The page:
13/07/2015 12:08 BST | Updated 10/07/2016 06:59 BST

Taking It for 'Granted'...

Anyone who is old enough to remember New Kids on the Block, Bros and the Fresh Prince of Bel Air, will probably remember another classic from the golden era... university grants.

As part of the class of '96, I was one of the many kids in my school to receive a grant to help me through university. I was a pretty average student and my parents weren't poor - but I got the grant because my sibling was also studying. It's just what happened back then. Looking back, it's pretty astonishing really. There were no tuition fees, the cost of living was less and you were helped through university.

So the news this week, that university grants for underprivileged students would be abolished, saddened me. Not for myself, not for my son, but for the thousands of kids out there, who will never be able to realise their potential, and don't even know it yet.

The decision was made by the Tories (obviously), in his budget, Mr Osborne said the grants had become "unaffordable" and speculated that tuition fees may rise again yet.

Currently, students from families with annual incomes of £25,000 or less get the full grant of £3,387 a year. Now, that's not exactly much money, but as a former student, I know how beneficial every penny is, and how many cans of beans that equates to... it's a lot.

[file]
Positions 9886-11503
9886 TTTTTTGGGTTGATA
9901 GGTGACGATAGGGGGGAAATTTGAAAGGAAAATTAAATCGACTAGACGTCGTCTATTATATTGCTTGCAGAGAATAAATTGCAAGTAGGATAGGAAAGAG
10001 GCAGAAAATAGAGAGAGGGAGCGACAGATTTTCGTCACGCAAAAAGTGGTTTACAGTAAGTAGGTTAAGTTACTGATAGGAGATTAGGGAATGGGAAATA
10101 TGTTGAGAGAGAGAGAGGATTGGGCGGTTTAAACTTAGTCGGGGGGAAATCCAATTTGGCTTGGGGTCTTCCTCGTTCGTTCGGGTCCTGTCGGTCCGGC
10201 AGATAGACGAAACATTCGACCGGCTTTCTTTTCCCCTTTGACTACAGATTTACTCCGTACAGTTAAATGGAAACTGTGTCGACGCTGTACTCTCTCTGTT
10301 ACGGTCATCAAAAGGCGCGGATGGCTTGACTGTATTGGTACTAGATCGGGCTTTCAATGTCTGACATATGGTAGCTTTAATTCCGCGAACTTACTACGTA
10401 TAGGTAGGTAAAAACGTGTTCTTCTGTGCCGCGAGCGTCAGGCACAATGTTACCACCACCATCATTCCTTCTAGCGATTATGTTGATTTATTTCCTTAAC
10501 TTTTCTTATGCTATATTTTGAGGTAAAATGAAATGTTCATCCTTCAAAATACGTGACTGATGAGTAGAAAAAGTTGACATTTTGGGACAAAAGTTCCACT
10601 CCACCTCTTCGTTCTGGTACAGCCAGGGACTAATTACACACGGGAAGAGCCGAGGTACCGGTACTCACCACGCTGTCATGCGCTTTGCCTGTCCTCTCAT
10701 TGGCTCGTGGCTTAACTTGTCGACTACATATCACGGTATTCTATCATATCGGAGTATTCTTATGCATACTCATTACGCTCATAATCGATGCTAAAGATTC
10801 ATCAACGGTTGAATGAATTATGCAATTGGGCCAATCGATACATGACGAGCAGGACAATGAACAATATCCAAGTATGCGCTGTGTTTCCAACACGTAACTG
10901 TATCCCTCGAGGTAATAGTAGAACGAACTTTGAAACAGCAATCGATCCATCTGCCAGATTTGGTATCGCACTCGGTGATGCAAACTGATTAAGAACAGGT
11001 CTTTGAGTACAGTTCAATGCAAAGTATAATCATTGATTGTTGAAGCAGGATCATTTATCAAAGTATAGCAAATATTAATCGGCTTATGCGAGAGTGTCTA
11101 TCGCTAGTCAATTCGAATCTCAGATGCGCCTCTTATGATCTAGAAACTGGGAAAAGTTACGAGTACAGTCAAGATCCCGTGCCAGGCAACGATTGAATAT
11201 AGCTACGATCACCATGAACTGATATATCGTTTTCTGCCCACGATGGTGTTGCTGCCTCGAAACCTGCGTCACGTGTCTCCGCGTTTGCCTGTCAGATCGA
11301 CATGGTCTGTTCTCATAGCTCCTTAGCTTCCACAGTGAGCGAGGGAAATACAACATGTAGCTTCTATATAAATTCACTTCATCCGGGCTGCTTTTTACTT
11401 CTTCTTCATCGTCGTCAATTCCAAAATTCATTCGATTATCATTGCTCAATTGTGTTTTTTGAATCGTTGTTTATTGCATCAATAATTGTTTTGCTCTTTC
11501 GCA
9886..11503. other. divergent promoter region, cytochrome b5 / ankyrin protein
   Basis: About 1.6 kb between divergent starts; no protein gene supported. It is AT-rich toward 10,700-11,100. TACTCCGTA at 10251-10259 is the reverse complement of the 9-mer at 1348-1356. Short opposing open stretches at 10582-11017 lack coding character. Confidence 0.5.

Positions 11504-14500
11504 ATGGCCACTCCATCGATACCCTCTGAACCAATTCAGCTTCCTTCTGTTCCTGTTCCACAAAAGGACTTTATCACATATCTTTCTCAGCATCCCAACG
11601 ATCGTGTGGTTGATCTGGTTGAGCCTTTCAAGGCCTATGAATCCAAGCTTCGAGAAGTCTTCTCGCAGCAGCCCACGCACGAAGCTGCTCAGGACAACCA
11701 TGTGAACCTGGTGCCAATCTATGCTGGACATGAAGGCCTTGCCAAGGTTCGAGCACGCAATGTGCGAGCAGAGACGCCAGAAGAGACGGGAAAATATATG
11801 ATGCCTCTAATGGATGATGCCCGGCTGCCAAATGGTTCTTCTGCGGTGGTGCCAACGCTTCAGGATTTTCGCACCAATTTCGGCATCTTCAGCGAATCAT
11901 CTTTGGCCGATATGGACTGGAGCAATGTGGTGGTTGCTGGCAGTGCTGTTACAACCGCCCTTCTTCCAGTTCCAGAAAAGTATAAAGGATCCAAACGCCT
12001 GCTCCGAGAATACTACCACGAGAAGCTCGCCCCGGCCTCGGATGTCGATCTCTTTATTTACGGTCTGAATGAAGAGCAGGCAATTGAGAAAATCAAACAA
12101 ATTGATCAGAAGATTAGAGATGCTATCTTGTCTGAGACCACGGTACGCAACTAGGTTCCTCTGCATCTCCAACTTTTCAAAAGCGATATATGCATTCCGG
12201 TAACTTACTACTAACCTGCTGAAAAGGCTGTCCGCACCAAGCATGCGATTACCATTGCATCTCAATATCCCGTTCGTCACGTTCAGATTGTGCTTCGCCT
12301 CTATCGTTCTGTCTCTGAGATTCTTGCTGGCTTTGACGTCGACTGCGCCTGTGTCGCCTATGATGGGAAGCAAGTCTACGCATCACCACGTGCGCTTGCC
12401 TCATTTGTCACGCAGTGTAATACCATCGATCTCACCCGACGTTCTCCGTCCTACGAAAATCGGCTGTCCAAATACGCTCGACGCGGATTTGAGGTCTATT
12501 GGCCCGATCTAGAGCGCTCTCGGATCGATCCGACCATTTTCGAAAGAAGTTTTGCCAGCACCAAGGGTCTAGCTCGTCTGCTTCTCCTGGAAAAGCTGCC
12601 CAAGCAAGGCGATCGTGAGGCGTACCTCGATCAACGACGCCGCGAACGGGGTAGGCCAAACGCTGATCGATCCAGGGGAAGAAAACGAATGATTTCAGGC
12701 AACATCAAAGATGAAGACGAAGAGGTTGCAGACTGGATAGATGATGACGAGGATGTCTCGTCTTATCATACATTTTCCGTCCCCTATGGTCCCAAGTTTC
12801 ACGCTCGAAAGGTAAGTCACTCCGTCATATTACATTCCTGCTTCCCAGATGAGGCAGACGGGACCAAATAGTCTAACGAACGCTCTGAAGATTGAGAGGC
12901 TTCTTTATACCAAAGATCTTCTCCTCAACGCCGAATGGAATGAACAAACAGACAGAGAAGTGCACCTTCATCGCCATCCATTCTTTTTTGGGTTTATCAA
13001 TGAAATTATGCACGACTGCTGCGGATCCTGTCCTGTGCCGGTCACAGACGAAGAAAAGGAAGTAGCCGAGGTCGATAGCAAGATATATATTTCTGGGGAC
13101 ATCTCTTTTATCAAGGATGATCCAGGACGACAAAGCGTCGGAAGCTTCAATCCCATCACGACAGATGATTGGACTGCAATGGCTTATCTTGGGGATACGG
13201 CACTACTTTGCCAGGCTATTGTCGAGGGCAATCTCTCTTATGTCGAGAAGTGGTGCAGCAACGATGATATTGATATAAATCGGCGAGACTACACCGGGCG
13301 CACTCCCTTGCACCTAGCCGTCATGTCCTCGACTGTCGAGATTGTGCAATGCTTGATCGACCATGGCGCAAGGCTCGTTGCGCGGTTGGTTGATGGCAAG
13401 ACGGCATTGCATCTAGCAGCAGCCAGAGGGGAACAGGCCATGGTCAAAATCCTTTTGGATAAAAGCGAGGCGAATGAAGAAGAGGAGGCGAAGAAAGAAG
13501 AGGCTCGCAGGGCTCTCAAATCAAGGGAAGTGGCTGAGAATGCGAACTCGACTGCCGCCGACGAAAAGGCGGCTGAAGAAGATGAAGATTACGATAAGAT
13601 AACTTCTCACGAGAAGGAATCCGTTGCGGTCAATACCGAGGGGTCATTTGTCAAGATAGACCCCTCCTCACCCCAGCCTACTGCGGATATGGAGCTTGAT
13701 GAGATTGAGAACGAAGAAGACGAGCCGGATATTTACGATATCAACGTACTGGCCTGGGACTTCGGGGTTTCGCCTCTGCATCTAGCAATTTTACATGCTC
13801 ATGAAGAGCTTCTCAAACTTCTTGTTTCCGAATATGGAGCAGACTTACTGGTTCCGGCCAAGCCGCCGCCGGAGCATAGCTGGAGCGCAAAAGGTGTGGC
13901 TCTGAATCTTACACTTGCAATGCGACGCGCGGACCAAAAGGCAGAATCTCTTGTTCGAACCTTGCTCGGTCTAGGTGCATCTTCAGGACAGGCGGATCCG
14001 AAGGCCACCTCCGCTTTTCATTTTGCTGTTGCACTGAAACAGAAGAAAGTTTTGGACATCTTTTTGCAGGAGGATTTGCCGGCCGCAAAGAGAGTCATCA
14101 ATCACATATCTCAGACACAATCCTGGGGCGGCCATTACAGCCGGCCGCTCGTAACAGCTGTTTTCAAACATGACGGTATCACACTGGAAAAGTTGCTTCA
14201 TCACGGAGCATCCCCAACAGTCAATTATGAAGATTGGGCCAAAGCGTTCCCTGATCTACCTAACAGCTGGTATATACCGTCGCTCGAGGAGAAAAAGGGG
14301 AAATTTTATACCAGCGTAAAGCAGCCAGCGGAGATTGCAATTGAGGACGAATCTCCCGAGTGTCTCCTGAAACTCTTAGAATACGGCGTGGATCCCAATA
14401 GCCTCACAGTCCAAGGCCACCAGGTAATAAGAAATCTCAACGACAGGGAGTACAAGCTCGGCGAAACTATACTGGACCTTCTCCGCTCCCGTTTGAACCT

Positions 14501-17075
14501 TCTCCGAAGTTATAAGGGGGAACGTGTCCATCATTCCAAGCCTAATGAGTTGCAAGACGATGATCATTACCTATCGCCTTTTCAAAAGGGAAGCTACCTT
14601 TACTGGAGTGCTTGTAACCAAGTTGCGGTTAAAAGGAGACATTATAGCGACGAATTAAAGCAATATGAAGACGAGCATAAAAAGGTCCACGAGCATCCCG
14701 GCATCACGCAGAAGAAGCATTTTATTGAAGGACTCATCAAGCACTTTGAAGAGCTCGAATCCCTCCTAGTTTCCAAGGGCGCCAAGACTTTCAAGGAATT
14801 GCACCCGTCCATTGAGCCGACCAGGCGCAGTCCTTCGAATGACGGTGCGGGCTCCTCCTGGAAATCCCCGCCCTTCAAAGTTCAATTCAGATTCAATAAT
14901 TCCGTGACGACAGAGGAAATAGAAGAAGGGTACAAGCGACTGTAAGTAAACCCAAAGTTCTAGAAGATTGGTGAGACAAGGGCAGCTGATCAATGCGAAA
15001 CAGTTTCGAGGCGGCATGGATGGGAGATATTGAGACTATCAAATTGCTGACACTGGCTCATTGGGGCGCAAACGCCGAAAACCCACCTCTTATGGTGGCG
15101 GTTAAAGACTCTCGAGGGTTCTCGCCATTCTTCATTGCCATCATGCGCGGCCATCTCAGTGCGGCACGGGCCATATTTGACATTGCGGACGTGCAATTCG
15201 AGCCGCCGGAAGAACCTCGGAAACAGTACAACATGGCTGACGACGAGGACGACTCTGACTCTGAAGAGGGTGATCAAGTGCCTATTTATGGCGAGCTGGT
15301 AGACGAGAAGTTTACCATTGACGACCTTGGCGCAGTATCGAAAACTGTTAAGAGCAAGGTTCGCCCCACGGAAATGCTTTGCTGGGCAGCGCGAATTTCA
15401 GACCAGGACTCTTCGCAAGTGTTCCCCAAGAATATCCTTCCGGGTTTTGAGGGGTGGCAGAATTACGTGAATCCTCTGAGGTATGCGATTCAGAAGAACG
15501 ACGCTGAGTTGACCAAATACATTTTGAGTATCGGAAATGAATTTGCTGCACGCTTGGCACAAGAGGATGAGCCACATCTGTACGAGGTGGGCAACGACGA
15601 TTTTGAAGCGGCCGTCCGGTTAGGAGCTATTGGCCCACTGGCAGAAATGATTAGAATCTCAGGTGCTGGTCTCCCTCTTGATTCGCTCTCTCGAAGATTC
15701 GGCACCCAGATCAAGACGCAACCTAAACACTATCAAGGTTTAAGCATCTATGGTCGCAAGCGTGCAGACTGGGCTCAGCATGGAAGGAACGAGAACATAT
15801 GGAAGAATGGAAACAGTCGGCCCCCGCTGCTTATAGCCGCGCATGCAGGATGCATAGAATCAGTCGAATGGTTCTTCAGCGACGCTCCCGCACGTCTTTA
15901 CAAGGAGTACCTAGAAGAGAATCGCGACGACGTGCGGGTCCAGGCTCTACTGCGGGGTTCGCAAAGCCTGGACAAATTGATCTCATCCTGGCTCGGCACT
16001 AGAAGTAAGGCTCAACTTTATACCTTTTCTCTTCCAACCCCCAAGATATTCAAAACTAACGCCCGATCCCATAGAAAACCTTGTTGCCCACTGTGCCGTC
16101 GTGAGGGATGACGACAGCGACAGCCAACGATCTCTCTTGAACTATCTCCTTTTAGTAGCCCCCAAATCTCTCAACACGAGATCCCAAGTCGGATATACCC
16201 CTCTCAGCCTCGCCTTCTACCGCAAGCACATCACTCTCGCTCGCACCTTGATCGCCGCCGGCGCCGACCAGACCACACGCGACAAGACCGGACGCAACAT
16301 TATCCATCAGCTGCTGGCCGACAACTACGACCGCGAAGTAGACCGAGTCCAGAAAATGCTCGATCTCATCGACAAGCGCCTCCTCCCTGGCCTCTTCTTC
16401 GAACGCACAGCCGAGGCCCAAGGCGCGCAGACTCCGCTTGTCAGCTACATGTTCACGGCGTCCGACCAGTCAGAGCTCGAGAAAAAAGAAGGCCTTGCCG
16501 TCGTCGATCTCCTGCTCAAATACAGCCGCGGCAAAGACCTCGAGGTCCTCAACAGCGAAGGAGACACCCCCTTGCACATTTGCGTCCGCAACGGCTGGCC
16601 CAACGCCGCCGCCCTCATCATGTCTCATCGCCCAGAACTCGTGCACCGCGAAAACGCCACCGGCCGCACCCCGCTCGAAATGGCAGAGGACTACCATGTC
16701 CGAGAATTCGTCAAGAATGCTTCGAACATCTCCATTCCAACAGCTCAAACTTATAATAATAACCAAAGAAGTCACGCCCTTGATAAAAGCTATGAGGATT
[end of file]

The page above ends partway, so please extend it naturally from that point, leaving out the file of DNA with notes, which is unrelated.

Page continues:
However, add it all up and it costs the taxpayer a hefty £1.57bn a year. And in these austere times, you can understand why that had to be reviewed.

But here's what I would have done. I wouldn't have abolished it, and I certainly wouldn't have introduced loans, whereby they'd rack up more debt. Instead, I'd have instead allocated a pot of money for those needing support, a lot less than currently sidelined. I'd ask the students to pitch for how much they need, and how they would contribute to society in return for the sum. A bit like crowdfunding meets Dragon's Den!

Because all that will now happen is an elitist class system. Whereby the wealthy go on to further education and the poor don't - and talent or worthiness doens't even matter.

My son is one of the lucky ones, because we are already saving now. He is five months old and already has a Junior ISA and high interest savings account. For Birthday's, Christmas and special occasions, we ask friends, family and strangers to donate whatever they can to these. We also put a sizeable amount in every month (lets say it's a similar amount to how much I pay off for my car) to boost it.

All this is for one reason... the future, to be more specific. University.

I don't care if my kid grows up to be a Scientist or a Milkman, as long as he is happy. I'm not a pushy parent, and I believe kids should enjoy their youth instead of being pressurised to 'do well' constantly.

But, University were the best days of my life. And I want my son to go, if only to experience the unadulterated fun he will have.

These are my hopes for all children, not just mine, but in 18years time, I can only imagine how lucky you'd have to be to go to university.

Sophia is the Editor of Milk Drunk Diary - a blogzine for parents, follow @milkdrunkdiary and

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